With over 350 million people affected by depression worldwide, it’s no doubt an incredibly real and serious issue. But, what exactly is going on inside of a depressed person? Is there a biological basis for these intense feelings of sadness?
In the past, depression was often described as simply a ‘chemical imbalance’ in the brain. Specifically, scientists believed that a lack of the neurotransmitter serotonin was to blame, which is often referred to as the ‘feel good’ chemical.
However, the only real evidence for this was that, when some depressed people were prescribed drugs which increased serotonin levels, it helped alleviate their symptoms.
But while chemicals most certainly are involved, this view really doesn’t capture just how complex depression is. In recent years, scientists began to notice that the brain cell growth and connections may actually play a larger role. When we look at the brain of a depressed person, studies show that the hippocampus tends to be much smaller than average.
Other areas of the brain are also physically affected, but this region in particular controls memory and emotion. And the longer a person has been depressed, the smaller the hippocampus becomes. The cells and networks literally deteriorate.
It turns out that stress may actually be a main trigger in the decrease of new neurons in this area of the brain. In fact, studies have shown that when this region of the brain is regenerated and new neurons are stimulated, mood improves. Interestingly, many modern drugs, including those which affect serotonin levels, have an indirect effect on the growth of brain cells. This is likely why serotonin-based drugs seem to help some patients – but not for the reasons we once thought.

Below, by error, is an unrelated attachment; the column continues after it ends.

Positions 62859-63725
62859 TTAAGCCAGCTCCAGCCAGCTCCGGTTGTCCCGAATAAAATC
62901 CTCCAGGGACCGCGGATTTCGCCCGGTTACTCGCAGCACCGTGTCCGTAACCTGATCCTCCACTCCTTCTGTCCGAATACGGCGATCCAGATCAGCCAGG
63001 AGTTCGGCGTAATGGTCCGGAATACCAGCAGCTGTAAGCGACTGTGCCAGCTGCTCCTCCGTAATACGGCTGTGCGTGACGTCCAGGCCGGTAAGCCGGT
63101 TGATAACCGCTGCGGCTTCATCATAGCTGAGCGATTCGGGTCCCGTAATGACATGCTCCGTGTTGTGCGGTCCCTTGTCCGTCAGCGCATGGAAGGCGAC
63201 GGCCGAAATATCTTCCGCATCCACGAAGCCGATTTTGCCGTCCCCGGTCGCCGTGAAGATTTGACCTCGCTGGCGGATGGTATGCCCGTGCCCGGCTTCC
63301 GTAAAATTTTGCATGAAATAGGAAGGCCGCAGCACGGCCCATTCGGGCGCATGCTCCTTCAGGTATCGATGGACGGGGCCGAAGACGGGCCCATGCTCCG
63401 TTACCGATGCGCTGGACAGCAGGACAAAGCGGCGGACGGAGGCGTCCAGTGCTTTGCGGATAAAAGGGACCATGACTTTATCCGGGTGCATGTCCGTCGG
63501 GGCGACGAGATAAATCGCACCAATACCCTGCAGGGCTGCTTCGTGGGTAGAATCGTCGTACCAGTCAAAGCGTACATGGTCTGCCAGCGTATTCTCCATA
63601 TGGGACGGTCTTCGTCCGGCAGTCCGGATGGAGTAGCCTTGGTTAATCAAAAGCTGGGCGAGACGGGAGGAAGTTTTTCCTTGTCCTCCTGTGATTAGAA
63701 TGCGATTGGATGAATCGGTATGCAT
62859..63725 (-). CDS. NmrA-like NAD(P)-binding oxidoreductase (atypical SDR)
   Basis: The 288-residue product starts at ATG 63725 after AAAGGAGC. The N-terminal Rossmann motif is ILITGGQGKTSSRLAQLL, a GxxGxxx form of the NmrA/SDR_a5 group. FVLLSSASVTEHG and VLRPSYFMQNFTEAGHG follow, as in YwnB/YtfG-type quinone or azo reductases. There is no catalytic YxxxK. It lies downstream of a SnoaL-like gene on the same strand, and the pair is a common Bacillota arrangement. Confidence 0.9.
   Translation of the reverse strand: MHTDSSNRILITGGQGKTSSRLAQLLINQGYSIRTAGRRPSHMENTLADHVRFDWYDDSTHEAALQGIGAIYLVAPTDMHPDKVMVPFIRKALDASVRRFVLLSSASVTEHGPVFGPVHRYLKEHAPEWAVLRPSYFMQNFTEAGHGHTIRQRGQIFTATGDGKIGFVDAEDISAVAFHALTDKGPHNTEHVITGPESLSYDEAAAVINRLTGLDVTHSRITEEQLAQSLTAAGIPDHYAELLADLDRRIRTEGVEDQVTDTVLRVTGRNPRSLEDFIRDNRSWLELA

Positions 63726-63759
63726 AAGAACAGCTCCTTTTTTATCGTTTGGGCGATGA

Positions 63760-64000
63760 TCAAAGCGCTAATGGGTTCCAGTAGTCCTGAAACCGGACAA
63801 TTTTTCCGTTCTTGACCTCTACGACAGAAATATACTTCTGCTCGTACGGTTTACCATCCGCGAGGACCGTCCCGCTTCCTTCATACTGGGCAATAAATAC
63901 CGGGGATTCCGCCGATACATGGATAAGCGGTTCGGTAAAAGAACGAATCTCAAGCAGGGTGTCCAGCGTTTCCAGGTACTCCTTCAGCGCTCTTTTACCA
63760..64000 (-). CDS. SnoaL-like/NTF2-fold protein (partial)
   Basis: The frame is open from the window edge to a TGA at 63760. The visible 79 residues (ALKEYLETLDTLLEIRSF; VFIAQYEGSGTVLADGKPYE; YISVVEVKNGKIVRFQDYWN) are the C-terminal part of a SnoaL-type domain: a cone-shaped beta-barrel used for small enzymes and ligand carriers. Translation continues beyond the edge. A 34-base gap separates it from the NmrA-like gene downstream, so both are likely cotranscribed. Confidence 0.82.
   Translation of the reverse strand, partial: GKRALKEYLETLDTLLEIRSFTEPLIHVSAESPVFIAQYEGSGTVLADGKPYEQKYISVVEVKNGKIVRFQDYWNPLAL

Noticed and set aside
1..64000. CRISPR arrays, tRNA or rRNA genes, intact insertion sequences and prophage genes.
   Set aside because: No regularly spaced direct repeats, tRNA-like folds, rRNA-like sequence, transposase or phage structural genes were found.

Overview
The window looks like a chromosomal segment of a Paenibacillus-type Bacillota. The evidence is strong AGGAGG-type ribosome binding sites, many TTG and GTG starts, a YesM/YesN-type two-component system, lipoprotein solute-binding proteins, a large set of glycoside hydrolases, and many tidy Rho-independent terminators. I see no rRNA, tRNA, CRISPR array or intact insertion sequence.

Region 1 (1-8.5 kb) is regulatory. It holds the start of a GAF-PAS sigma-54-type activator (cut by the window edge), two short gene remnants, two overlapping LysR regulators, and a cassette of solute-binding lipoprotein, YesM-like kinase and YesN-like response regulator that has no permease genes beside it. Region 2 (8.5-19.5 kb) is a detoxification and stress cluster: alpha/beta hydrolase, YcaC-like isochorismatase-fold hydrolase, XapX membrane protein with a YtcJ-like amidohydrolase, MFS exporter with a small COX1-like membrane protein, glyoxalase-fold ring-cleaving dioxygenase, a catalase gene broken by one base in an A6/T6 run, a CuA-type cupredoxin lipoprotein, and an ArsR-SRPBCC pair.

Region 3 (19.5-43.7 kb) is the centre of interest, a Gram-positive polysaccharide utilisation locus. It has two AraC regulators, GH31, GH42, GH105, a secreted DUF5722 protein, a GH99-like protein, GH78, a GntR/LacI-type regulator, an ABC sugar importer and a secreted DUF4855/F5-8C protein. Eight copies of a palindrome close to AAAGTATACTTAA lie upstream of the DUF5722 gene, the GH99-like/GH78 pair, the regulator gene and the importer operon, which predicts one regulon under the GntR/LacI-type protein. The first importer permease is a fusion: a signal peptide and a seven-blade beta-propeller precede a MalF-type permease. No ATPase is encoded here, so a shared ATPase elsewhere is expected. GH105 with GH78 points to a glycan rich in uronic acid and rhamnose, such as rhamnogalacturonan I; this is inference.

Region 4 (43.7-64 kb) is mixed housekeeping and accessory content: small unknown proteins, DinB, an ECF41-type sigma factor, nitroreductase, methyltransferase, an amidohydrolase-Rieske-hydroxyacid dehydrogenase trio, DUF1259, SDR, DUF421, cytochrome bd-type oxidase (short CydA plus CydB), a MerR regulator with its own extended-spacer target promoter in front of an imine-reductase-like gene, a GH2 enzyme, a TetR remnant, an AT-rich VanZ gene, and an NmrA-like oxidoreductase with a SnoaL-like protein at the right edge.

Instead, they promote the release of other chemicals, which ultimately stimulate neurogenesis, or the growth of new neurons. Knowing this, some scientists now believe focus should be on drugs which directly affect neurogenesis.
But while your neurons and chemicals may be the direct influencers, many genetic factors have been discovered as well. One particular study found that a variation in the serotonin transporter gene leaves individuals more vulnerable to depression. Every individual has two copies of the gene – one from each parent. And this gene can either be ‘short’ or ‘long’. After tracking 800 young adults over 5 years, the studies revealed that 33% of individuals with one short version became depressed after stressful life events – and people with 2 short genes fared even worse.
On the other hand, those with two ‘long’ genes were much less likely to become depressed with similar life stress. Many other genes have been identified which increase the likelihood of depression too. And it makes sense when you consider that depression and bipolar disorder both run in families.
Studies of identical twins show that if one has bipolar disorder, the other has a 60-80% chance of developing it too. So while the true cause or causes of depression have yet to be pinned down precisely – and trust us, there is a HUGE list of other variables that studies suggest may come in to play – it’s important to remember that depression is a disease with a biological basis, along with psychological and social implications.
It’s not simply a weakness that somebody should ‘get over’, or even something that we have a say in. And just like heart disease, or cancer, shedding light onto the subject is of the utmost importance, in order to bring funding and proper research.